Senators announce bipartisan gun-trafficking bill
WASHINGTON — Gun trafficking and the straw purchasing of firearms would become federal crimes under bipartisan legislation announced by five senators on Monday.
Senate Judiciary Committee Chairman Patrick Leahy, D-Vt., said the bill would establish tough penalties for those who buy a firearm or ammunition with the intent of transferring it to someone else. The measure also would make it a crime to smuggle firearms out of the United States.
Leahy said there is no federal law now that defines as crimes either gun trafficking or straw purchasing — when a person who can legally buy guns transfers those guns to criminals and others barred from gun ownership .
The bill was crafted by Leahy, fellow Democrats Dick Durbin of Illinois and Kirsten Gillibrand of New York, and Republicans Mark Kirk of Illinois and Susan Collins of Maine.
“The absence of any federal law defining gun trafficking as a crime in this country is shocking,” Gillibrand said.
The legislation will be taken up by the Judiciary Committee on Thursday as part of a package of four bills aimed at reducing gun violence. The others involve regulating assault weapons, enhancing school safety and requiring background checks for all firearm sales.
Show commenting policy
TribLive commenting policy
You are solely responsible for your comments and by using TribLive.com you agree to our Terms of Service.
We moderate comments. Our goal is to provide substantive commentary for a general readership. By screening submissions, we provide a space where readers can share intelligent and informed commentary that enhances the quality of our news and information.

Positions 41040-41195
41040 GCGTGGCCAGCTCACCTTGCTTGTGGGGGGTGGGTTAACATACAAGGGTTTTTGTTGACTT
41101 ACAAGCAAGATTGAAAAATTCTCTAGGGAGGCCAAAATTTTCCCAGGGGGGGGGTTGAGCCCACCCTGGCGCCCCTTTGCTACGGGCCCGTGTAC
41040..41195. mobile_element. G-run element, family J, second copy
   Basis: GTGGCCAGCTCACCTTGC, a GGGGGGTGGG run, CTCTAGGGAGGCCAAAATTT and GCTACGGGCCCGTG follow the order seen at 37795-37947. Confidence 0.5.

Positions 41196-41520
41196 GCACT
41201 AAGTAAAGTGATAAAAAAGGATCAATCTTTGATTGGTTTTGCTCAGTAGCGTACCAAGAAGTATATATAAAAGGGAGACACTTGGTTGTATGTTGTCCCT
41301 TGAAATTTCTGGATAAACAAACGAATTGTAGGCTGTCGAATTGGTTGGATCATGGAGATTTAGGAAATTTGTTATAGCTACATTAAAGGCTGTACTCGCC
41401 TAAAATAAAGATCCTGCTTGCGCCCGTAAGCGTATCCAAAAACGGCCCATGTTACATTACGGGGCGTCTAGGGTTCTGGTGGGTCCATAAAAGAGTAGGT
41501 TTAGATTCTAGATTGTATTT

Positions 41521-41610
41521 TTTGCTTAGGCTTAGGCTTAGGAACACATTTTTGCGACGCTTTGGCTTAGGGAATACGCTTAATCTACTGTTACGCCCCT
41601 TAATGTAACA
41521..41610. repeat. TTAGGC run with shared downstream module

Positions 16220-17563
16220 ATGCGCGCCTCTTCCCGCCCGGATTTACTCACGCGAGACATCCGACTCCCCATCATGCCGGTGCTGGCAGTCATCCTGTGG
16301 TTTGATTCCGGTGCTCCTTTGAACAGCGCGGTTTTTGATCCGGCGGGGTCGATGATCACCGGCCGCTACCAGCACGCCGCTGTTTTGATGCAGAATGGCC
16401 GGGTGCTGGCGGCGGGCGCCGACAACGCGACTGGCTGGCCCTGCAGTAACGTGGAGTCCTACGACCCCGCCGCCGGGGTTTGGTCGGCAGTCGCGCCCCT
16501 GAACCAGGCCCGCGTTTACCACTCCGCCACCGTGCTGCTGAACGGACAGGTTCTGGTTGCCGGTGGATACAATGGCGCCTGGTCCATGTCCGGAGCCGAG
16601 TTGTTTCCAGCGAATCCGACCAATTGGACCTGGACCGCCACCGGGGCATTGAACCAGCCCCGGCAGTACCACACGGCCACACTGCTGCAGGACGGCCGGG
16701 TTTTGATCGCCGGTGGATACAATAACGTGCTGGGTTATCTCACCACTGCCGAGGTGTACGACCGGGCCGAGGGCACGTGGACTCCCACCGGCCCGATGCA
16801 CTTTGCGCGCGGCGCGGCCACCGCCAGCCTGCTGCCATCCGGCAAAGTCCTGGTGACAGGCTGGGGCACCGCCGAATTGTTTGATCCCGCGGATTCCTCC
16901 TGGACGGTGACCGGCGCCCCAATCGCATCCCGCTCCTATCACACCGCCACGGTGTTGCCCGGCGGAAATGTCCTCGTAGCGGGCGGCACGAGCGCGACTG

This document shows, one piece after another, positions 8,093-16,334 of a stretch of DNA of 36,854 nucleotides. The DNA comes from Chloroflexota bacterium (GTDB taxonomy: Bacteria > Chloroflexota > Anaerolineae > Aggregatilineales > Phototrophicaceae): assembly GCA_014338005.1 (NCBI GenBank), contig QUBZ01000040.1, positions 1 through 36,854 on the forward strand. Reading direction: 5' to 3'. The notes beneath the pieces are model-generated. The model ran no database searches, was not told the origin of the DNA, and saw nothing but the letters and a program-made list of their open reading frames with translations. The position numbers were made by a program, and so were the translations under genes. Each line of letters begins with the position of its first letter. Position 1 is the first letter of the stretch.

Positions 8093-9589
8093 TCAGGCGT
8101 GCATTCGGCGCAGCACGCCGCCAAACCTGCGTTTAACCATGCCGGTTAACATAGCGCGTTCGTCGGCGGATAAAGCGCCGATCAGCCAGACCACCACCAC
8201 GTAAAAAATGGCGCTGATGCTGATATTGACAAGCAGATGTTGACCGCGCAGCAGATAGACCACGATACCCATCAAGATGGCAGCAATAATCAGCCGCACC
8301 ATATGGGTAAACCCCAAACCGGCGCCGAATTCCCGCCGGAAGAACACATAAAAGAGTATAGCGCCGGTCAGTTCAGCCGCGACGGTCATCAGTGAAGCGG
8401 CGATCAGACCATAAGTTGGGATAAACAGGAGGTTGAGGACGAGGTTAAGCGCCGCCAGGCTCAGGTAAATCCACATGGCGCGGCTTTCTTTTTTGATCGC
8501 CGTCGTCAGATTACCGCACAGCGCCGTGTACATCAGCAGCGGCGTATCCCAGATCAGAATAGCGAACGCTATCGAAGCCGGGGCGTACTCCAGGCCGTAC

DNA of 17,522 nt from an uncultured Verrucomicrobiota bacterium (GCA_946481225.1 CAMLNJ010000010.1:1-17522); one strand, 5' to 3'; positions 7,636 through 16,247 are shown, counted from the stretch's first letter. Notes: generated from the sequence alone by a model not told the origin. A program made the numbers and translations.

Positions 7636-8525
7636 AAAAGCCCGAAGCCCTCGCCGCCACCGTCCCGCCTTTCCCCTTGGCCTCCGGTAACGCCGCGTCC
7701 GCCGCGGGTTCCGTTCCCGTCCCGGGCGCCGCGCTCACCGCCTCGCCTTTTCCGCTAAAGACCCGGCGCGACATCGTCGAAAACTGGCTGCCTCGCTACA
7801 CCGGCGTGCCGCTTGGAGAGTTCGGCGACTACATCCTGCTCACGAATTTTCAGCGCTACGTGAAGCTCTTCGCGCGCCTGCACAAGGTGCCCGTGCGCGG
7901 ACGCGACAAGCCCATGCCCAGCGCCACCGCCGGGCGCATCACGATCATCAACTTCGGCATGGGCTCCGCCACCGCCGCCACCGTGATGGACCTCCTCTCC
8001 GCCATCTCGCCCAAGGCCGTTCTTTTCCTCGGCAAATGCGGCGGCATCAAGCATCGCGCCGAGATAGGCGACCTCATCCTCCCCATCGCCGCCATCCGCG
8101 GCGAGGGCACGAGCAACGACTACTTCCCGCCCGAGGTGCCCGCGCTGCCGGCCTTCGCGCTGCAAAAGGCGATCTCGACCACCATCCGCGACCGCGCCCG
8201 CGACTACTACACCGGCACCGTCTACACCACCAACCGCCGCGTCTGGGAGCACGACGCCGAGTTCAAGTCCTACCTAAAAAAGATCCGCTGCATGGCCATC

While most comments will be posted if they are on-topic and not abusive, moderating decisions are subjective. We will make them as carefully and consistently as we can. Because of the volume of reader comments, we cannot review individual moderation decisions with readers.
We value thoughtful comments representing a range of views that make their point quickly and politely. We make an effort to protect discussions from repeated comments either by the same reader or different readers.
We follow the same standards for taste as the daily newspaper. A few things we won't tolerate: personal attacks, obscenity, vulgarity, profanity (including expletives and letters followed by dashes), commercial promotion, impersonations, incoherence, proselytizing and SHOUTING. Don't include URLs to Web sites.
We do not edit comments. They are either approved or deleted. We reserve the right to edit a comment that is quoted or excerpted in an article. In this case, we may fix spelling and punctuation.
We welcome strong opinions and criticism of our work, but we don't want comments to become bogged down with discussions of our policies and we will moderate accordingly.
We appreciate it when readers and people quoted in articles or blog posts point out errors of fact or emphasis and will investigate all assertions. But these suggestions should be sent via e-mail. To avoid distracting other readers, we won't publish comments that suggest a correction. Instead, corrections will be made in a blog post or in an article.
- Police try to see if man killed by escort was linked to crimes against women
- Boy Scouts of America votes to end controversial ban on openly gay leaders
- House backs bill to help vets who’ve suffered sexual assault
- House Benghazi panel says State Department to hand over documents Tuesday
- Oklahoma court: Ten Commandments monument at Capitol must go
- National Security Agency to stop looking at old telephone records
- Georgia judge says she did not involuntarily commit Louisiana movie theater gunman Houser
- El Niño helps, harms economies
- ‘Aggressive’ search under way for 2 Florida teens lost on fishing trip
- Lawyers: Immigrant mothers coerced to wear ankle monitors in Texas
- Republicans seek firing of IRS chief in feud over missing emails